Fallen Angel, a documentary on singer-songwriter Gram Parsons, has an interesting angle: that the Southern man’s career goal was to die young and become a legend. This charismatic, troubled, self-assured, and self-indulgent rich kid did just that, living like Hank Williams in a rock ’n’ roll world where he willed country into cool.

Parsons’ influence, through his passion for the music, is unquestionable.

The music-filled film from producer/director Gandulf Henning and writer Sid Griffin tells Parsons’ story in chronological order and features interviews with family, friends, and relatives; historic photos and film; and footage from his performances. Henning spent seven years putting the doc together, releasing it in Europe in 2004. The U.S. release, scheduled for July 11, has been drawing recent buzz on roots-music chat rooms and mags.


At 103 minutes, Fallen Angel is a little long. Lots of quotes about “how stoned we got, what mischief we got into” scan across the surface of Parsons’ life without ever stopping at any one place to explore meaningful details.

Parsons grew up in Florida and Georgia, rich from the family’s orange juice business. His mom eventually drank herself to death, his father eventually shot himself fatally, and his stepfather drank a lot and drove Jaguars when he wasn’t on the yacht. Parsons met Elvis when he was 10, in 1957, later failed every course he took at Harvard while discovering country music, and moved to California where he stole David Crosby’s fiancé.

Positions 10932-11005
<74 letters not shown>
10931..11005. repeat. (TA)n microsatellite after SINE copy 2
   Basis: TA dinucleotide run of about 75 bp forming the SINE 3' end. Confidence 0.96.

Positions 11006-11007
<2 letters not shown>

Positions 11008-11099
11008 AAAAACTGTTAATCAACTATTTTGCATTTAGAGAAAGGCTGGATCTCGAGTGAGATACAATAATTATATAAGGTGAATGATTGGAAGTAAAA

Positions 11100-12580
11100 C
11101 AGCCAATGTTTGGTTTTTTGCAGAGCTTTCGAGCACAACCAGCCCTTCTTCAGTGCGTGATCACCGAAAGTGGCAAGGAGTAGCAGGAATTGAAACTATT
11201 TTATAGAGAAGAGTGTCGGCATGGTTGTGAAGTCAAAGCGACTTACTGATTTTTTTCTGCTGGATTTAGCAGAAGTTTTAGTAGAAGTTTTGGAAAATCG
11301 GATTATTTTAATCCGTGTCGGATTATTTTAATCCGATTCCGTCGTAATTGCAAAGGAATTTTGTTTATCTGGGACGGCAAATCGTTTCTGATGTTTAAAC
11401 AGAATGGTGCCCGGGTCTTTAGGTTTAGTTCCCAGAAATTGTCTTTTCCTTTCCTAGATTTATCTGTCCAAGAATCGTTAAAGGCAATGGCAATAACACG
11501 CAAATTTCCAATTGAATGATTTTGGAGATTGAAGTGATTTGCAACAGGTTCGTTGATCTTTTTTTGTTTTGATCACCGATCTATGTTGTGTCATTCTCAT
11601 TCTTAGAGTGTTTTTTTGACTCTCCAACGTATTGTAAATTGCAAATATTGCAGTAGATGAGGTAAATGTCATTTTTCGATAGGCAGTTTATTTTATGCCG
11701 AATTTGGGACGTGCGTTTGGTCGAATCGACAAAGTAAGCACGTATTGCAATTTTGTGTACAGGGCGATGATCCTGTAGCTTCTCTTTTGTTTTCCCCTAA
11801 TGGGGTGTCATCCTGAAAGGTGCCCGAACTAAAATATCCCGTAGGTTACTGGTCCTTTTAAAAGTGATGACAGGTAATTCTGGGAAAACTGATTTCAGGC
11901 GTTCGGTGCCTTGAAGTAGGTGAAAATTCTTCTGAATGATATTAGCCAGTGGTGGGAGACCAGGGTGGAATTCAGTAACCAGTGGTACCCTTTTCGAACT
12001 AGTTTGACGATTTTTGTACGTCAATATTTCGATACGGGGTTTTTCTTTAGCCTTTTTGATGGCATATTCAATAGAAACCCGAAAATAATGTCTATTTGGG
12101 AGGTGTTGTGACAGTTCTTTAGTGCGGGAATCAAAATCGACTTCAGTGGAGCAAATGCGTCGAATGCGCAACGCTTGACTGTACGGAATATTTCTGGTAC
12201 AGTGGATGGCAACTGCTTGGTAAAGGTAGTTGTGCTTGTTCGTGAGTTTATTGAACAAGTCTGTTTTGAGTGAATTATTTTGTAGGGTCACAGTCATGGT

Chris Hillman, who fired Parsons from both The Byrds and The Flying Burrito Brothers, remained a friend. He later hooked Parsons up with the then-unknown Emmylou Harris for the “Fallen Angels” tour.

Parsons died when he was 27 of drug and alcohol overdoses at the Joshua Tree Inn on Sept. 19, 1973. His long-time road manager, Phil Kaufman, and friend Michael Martin, drunk and trying to fulfill what they considered his last wish, borrowed a hearse, signed for the body at the Los Angeles airport, drove it to the Joshua Tree National Park in Southern California, poured five gallons of gas on the body, set it on fire, and walked away as it burned. (About 35 pounds of remains were buried in New Orleans, where his stepfather lived.)

Harris said Parsons’ music and passion, not his death and partial cremation, should be remembered. At the beginning of the film, Keith Richards, R.E.M.’s Peter Buck, and Dwight Yoakam reminisce about Parsons’ influence. If he had lived a long life, what would we remember? Jimi Hendrix, Janis Joplin, and Jim Morrison all were 27 when they died. Hank Williams was 29.